The WorkShop looks at working in Coppers, opening a bar with no water and trade secrets of the hospitality industry 2 years ago

The WorkShop looks at working in Coppers, opening a bar with no water and trade secrets of the hospitality industry

Brought to you by

The inside story from Irish hospitality figures.


Ireland is famed for its hospitality so it’s no surprise that many people have pursued careers in the industry. The WorkShop, a new podcast series from, decided to take a deep dive into the workings of the industry this week.

We chatted to some of the country’s leading lights about what it takes to succeed in hospitality, including Jackie Moran, Events Manager at Copper Face Jacks, Ben Barclay, Head of Operations at Press Up and Chris Paye, General Manager at They talked about great service, getting the best staff, using social media to drive footfall, and how to create a successful venue.

The challenge of opening up a new bar or restaurant was summed up by Ben Barclay, whose company's portfolio of businesses includes Garage Bar, The Workman’s Club and Vintage Cocktail Club. He recalled the mistakes they made when they first opened Peruke & Periwig in Dublin.

They opened up on St Valentine’s Night, with the venue fully booked from 7pm that night… despite that fact that walls were still being painted and carpets were still being laid at 6.45pm. As if that wasn’t enough of a challenge, they discovered that there was no running water with 10 minutes to go.

In the end, they needed the Dublin Fire Brigade to bail them out in a very unusual way!

“It was just a complete disaster but it was one of those memories that you look back and you learn from and you say let’s make a commitment to never do that again,” he joked.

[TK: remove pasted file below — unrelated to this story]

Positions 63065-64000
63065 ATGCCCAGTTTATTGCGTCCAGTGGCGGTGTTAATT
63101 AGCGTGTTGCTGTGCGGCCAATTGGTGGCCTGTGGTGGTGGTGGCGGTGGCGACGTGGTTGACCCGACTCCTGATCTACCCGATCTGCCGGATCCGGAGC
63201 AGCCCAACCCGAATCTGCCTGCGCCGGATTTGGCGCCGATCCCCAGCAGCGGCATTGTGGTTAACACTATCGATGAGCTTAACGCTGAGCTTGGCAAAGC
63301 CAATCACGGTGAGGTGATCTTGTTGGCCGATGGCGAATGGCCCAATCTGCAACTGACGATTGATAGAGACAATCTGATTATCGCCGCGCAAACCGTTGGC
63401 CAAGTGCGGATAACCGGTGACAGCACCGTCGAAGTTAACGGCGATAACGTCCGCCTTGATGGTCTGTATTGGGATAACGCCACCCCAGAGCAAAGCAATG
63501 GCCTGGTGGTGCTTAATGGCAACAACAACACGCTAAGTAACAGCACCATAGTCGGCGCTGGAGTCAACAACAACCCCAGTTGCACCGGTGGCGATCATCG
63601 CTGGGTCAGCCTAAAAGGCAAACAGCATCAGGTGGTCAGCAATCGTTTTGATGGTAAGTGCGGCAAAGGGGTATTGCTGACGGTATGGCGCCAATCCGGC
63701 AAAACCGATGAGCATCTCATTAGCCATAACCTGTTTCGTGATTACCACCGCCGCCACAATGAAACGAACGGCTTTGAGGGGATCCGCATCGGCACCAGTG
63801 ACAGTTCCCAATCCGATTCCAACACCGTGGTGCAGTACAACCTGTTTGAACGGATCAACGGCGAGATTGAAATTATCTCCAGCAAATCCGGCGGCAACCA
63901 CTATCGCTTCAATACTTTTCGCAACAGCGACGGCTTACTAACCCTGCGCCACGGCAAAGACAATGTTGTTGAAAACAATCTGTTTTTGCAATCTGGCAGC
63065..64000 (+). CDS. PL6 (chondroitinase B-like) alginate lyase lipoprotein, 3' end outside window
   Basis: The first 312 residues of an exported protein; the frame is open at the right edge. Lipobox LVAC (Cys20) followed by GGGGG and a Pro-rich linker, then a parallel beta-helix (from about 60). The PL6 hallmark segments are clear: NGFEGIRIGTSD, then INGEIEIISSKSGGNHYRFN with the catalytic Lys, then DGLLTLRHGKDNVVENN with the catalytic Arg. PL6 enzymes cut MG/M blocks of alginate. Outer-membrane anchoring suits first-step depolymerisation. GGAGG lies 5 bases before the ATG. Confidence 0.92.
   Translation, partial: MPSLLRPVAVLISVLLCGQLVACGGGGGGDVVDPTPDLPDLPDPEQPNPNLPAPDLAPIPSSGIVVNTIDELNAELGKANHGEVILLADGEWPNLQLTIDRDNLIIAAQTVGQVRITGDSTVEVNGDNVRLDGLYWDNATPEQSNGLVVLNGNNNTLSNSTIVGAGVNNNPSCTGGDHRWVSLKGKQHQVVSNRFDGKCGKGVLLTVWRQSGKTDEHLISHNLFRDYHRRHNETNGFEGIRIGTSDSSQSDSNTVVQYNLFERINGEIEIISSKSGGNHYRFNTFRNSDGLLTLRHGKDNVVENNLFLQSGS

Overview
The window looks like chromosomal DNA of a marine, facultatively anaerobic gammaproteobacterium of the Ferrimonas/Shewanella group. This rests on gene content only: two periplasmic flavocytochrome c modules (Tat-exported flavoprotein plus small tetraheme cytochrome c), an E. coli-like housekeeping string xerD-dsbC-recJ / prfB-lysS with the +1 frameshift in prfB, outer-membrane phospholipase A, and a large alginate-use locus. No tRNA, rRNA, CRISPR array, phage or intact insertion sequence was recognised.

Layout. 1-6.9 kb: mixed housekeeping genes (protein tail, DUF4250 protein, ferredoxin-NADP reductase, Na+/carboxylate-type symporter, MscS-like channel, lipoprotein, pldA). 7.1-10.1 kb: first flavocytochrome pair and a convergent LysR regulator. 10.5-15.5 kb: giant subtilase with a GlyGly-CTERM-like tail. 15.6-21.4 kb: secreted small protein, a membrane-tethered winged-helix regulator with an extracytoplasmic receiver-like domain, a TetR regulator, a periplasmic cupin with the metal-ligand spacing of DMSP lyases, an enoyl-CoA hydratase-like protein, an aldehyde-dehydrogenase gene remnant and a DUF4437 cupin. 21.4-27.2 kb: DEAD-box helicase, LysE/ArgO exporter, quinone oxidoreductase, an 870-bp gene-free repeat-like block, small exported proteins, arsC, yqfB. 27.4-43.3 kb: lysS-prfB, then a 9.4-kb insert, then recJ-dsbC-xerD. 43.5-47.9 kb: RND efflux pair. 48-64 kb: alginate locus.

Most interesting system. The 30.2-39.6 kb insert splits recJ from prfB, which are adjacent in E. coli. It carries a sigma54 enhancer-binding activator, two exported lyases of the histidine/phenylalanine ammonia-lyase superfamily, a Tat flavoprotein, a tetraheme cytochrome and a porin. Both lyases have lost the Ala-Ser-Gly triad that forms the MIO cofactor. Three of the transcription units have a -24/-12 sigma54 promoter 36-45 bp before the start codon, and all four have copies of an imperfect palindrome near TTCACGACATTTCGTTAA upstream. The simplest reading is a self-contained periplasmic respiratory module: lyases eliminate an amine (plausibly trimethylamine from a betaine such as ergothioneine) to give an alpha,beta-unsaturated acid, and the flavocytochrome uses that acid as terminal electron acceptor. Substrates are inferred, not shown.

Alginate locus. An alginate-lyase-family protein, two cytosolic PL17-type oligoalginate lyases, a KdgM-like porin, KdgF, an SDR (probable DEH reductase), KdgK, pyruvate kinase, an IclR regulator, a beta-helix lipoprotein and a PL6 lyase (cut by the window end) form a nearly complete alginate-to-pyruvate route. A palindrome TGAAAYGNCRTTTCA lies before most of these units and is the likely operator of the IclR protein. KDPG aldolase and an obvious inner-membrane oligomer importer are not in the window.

“We recovered from it and luckily now Peruke has become a really respected bar in the area and people love it and we have really loyal customers and thank God we recovered. But it also taught us so much. You can’t do that to yourself. You have to take your time and open to 10 people and 20 people and figure out how your building works before you ram it full of customers. It was a big learning curve for us but it was fun as well and it was exciting.”

Chris highlighted the attraction of the industry for many people and noted that it was an area where hard work and ambition reaps rewards.

“You can start anywhere,” he argued. “It’s one of my favourite industries for recruitment because of that. Anyone can come in and start at the ground level and make their way up to General Manager whatever it might be.”

Jackie summed up what was needed to work in Coppers, one of the most iconic venues in Ireland.


Copper Face Jacks free entry

“The main thing is hard work and a strong work ethic,” Jackie explained. “The nightclub is a very busy venue – seven nights a week, closed maybe three days a year. The staff that come in, especially the bar staff, they’re all really hard workers because they’re flat out all night.”

However, she noted that there was strong commitment to keeping staff in the organisation and that people who worked in Coppers tended to stay there in the long term.

Ben said that personality and character was the first thing they looked at when they were recruiting for their venues. He highlighted the importance of hiring people who were sound, fun and happy to be working in the venue and in the industry.


Experience is important but he said that the acid test was whether you would want to go for a coffee with a job candidate. Skills and technicalities could be trained but he stressed the need to hire people that you’d want to work with.

Looking for work in the hospitality industry? Check out these jobs that could potentially change your life...

Hear more about working in Coppers, Press Up and working in hospitality on the latest episode of The Workshop, from


Brought to you by